Volunteer Field Observer trainings set
Training classes set for Gulf oil spill volunteers
By Casandra Andrews
May 26, 2010, 5:00AM
View full size(Press-Register/John David Mercer)The coast of Dauphin Island on May 4, 2010. Classes have been set to train volunteers to assess the impact of oil along the Alabama coast.Those who want to take part in a newly created Volunteer Field Observer Program to assess Alabama's shoreline before and after any impact from the Gulf oil spill can sign up for classes that begin Thursday in Mobile.
Trained volunteers will help identify protective measures and areas that need cleaning, volunteer organizers said.
A damaged well began leaking oil into the Gulf of Mexico following the April 20 Deepwater Horizon rig explosion that claimed 11 lives.
"Besides cleanups, this is the first real volunteer opportunity we'll have," said Bethany Kraft, executive director of the Coastal Alabama Foundation. "I'm really excited about it."
The following training dates have been set:
•Thursday -- 6 p.m. to 7:30 p.m.
•June 1 -- 6 p.m. to 7:30 p.m.
•June 2 -- 3 p.m. to 4:30 p.m.
All training sessions will be held at the Coalition of Active Stakeholders Team headquarters, 5 N. Jackson St. in downtown Mobile.
Those interested in attending should e-mail email@example.com with the training date you can attend.
"The best person for this is based locally and has an existing knowledge of the shoreline," Kraft said, "to patrol their own section of heaven."
The training sessions will provide people with details on how to collect data, identify each team's assessment areas and provide volunteers with necessary supplies.
Information provided as a Volunteer Field Observer is not only valuable to the Deepwater Horizon spill response, organizers said, but to people in other regions who, when faced with a similar event, may be able to learn from the local program's successes and failures.
Those who take part in this program will need to commit to assessing an area of shoreline multiple times in the coming weeks, Kraft said.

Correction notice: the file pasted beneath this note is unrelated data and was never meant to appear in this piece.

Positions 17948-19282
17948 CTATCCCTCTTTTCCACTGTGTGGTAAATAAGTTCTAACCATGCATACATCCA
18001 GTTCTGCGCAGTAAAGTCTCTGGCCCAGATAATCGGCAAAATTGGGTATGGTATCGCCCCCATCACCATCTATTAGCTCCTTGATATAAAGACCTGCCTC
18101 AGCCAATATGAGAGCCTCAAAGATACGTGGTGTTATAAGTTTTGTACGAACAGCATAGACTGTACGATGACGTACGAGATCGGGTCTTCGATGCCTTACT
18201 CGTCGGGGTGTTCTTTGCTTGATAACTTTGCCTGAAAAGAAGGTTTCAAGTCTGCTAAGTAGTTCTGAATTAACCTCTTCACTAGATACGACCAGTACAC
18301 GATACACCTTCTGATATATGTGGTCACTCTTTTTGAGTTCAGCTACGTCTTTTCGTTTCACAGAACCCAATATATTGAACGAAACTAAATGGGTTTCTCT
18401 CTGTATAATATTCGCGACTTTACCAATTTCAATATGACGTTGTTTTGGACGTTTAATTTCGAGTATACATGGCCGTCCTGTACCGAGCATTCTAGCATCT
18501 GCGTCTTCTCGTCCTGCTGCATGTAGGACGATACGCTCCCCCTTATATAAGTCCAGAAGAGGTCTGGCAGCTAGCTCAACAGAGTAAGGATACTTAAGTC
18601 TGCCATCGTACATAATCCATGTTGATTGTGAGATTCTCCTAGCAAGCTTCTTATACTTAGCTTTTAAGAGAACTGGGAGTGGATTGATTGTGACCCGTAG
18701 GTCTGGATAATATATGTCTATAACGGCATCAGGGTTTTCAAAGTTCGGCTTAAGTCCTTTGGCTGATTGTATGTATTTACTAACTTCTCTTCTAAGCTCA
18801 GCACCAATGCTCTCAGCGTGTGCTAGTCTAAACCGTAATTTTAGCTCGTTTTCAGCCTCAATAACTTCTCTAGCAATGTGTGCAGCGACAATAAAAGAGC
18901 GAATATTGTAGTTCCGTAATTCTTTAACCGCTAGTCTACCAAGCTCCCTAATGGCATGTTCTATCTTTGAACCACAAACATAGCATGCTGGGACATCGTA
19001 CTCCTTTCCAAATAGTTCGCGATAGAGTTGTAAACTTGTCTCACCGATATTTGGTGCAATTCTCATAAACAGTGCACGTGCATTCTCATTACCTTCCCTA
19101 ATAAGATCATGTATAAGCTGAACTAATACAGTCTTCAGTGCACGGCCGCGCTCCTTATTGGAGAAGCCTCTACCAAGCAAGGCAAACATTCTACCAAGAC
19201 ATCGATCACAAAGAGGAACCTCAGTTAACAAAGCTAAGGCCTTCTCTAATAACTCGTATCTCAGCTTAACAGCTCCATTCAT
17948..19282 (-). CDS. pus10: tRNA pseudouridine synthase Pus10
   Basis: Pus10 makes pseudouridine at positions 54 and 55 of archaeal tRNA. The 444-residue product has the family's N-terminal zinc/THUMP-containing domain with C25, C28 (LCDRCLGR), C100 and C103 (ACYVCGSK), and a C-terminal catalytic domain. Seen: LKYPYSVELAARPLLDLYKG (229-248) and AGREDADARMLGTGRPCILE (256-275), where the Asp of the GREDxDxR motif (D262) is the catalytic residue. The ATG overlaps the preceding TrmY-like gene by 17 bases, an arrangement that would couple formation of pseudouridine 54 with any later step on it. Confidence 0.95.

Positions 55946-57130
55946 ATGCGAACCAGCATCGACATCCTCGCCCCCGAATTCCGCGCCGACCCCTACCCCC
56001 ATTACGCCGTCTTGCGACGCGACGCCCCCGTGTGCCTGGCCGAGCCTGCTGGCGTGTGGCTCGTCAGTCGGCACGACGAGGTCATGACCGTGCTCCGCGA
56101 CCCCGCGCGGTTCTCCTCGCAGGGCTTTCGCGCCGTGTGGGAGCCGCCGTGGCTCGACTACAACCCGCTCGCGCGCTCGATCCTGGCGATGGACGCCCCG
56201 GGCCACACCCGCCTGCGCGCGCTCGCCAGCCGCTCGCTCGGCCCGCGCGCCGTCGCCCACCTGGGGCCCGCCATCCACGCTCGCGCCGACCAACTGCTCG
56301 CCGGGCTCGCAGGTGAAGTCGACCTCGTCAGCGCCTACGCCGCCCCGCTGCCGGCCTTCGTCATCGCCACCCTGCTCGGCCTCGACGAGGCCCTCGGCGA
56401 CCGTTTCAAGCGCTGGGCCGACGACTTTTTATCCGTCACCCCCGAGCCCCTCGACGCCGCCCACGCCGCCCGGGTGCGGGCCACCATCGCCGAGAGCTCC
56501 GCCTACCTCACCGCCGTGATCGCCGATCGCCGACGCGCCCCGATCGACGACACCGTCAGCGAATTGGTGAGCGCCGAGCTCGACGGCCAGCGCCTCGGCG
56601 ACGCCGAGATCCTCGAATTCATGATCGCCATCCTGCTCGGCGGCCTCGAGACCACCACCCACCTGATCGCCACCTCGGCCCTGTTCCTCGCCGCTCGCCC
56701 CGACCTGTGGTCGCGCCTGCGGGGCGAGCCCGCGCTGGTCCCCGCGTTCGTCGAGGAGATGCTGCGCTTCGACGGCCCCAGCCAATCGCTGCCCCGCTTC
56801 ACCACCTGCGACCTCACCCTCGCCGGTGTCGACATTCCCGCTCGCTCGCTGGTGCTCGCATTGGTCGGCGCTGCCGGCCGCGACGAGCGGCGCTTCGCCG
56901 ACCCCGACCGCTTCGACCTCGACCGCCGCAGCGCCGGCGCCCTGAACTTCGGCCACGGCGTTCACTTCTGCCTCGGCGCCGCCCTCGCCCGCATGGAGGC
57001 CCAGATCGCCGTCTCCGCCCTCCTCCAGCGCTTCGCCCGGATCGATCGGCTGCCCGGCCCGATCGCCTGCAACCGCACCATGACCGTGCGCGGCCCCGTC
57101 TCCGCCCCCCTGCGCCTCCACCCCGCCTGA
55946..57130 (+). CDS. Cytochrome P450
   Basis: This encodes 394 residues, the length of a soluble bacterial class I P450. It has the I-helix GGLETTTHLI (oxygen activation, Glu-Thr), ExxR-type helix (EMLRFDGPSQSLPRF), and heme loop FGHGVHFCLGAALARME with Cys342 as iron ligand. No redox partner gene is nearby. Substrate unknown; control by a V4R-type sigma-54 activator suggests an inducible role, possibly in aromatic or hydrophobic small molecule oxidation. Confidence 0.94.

Field observations will mainly be conducted by canoe and kayak. Volunteers need to supply their own boats, organizers said.
Assessment teams will consist of at least two people, Kraft said, noting that a limited number of global positioning satellite units and digital cameras will be provided. Volunteers are encouraged to bring their own equipment.
Volunteers will be accepted on a first-come, first-served basis, Kraft said, adding that the group anticipates adding more training sessions in the future.
"It's the perfect opportunity for people who live on the water to get involved," Kraft said.
The Alabama Coastal Foundation and Mobile Baykeeper partnered with the Coalition of Active Stakeholders Team to develop the volunteer program.
See continuing coverage of the Gulf of Mexico oil spill of 2010 on al.com and GulfLive.com.
To keep track of the Gulf of Mexico oil slick, visit www.skytruth.org or follow its Twitter feed.
To see updated projection maps related to the oil spill in the Gulf, visit the Deepwater Horizon Response Web site established by government officials.
How to help: Volunteers eager to help cope with the spill and lessen its impact on the Gulf Coast environment and economy.
HOW YOU CAN HELP will appear daily in the Press-Register until there is no longer a need for volunteers in response to the oil spill disaster. If you have suggestions for a story, or if you belong to an organization in need of such help, please call Press-Register Editor Mike Marshall at 251-219-5674 or email him at firstname.lastname@example.org.